Expect the Prairie Village City Council chambers to be a lively place come Monday.
After the city’s planning commission unanimously recommended approval for a set of new home design guidelines Sept. 11, the council at its meeting next week will take up whether to formally adopt the new regulations.
A group of homebuilding and remodeling professionals have organized opposition to the new guidelines, with several lobbying the planning commission to recommend denial ahead of the vote earlier this month, saying that the regulations would scuttle investment in rebuild projects and would have unintended consequences for existing homeowners.
Among the proposed design standards, the new regulations would require a minimum amount of greenspace on a home lot, and restrict the amount impervious surface.
In preparation for Monday’s meeting, Prairie Village city staff have produced a Q&A sheet detailing what the new guidelines would do, and what types of projects they would affect. Here are a few of the items from that sheet, which is included in the agenda packet for Monday’s meeting:
How will these proposed standards affect existing homes that want to do an addition?
If the addition is under 200 square feet, these standards will not come into play at all. If the addition is over 200 square feet, the standards would need to be met only on the portion of the home that is being improved. If the property is not in conformance with the impervious coverage limit of 40%, they would still be allowed to do an addition to their home, as long as they do not increase the existing impervious surface coverage on the lot
Will these proposed standards prohibit certain types of architecture in Prairie Village?
The proposed standards do not regulate architectural style, and all types of architecture would still be allowed to be built in Prairie Village under these standards. The Neighborhood Design Committee was cognizant that there are many different types of architecture throughout the City. The committee looked at several different types of houses to ensure that the proposed standards would still allow all types of homes. Instead of regulating architectural style, what these proposed standards would do is add design requirements that will break up large wall planes, limit the size of garages, and ensure greenspace is adequately preserved to create a better relationship with the streetscape and the look/feel of the neighborhood.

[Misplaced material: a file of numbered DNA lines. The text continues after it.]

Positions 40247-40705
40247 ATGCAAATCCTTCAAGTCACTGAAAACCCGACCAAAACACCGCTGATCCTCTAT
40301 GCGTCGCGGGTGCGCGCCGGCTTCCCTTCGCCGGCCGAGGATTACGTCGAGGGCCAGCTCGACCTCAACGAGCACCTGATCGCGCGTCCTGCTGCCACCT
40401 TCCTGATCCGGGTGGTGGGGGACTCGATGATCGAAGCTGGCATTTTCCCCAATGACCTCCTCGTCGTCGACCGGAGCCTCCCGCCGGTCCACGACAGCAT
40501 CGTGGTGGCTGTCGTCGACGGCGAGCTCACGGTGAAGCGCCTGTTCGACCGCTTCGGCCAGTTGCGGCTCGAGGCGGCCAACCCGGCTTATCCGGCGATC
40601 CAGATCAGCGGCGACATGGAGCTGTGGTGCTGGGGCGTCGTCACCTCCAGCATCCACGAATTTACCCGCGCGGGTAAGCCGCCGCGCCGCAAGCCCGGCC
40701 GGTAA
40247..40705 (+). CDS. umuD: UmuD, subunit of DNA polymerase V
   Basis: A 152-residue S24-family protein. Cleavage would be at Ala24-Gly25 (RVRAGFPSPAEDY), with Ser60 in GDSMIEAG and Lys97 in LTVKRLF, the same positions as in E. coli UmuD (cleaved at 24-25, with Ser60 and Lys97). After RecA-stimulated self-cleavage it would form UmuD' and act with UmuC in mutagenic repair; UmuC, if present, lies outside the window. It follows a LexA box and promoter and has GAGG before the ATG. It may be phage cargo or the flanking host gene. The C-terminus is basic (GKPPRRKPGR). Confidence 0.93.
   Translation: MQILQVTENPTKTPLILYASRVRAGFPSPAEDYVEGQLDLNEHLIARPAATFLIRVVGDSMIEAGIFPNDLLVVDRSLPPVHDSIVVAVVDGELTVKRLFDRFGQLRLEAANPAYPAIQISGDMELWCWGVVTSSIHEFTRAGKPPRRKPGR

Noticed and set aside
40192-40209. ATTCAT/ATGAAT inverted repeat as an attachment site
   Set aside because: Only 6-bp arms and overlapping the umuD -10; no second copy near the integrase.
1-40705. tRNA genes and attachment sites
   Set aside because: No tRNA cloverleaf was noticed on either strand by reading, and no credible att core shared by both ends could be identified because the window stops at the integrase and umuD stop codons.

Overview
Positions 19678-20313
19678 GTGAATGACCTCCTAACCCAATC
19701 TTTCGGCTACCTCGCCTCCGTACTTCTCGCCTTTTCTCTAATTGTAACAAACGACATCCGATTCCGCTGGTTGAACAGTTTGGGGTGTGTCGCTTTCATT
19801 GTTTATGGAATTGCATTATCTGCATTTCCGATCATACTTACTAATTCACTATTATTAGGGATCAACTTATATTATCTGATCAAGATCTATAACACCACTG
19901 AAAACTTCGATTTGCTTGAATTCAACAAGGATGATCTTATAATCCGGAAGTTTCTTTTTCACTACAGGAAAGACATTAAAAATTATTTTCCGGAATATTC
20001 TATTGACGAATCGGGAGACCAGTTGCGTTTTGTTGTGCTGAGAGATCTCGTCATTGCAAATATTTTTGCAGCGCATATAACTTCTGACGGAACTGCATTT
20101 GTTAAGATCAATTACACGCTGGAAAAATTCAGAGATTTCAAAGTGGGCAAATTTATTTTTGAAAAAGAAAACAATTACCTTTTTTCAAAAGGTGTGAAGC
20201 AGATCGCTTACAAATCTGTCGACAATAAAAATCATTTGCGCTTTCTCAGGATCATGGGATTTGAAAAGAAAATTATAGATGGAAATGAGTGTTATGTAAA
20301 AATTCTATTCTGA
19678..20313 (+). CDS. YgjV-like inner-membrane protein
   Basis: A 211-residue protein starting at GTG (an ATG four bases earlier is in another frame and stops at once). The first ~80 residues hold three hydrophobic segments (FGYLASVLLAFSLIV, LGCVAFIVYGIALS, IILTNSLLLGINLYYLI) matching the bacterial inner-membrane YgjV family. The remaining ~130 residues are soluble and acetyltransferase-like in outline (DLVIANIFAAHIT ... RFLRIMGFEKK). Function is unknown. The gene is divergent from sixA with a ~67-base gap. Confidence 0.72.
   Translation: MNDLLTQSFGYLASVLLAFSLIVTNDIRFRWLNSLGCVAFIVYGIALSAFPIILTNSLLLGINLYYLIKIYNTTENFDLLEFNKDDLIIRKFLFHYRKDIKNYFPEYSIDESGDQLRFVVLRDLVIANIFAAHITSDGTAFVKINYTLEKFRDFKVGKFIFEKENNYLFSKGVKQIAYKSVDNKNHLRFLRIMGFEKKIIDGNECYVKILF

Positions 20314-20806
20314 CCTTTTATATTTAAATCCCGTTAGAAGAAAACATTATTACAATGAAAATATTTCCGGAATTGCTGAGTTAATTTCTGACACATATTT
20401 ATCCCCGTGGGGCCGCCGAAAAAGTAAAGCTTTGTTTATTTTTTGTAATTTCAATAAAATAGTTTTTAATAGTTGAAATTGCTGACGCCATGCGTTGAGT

Will the impervious surface coverage limit prohibit residents from widening their driveway, putting in a pool, or adding a patio to their backyard?
If the resident is only adding impervious coverage and not adding to their building footprint, they would not be required to comply with these proposed standards. They would need to get a drainage permit and building permit (if applicable), but they would not be required to meet any of the proposed standards since they aren’t adding more than 200 square feet, building a new structure, or changing the front elevation/roof line. The exception to this would be any home that previously had to comply with the neighborhood design standards. For example, if a new structure is built after the proposed standards are in effect, they must keep their impervious surface coverage at 40% indefinitely and would not be permitted to add additional impervious surface down the road if it would cause them to exceed the 40% limit.
Will drainage studies still be required to be completed before a drainage permit is issued on teardowns/rebuilds if the proposed standards are adopted?
Yes; drainage studies will still be required to be submitted on all teardown/rebuild projects before a drainage permit will be issued.
When would the proposed standards go into effect?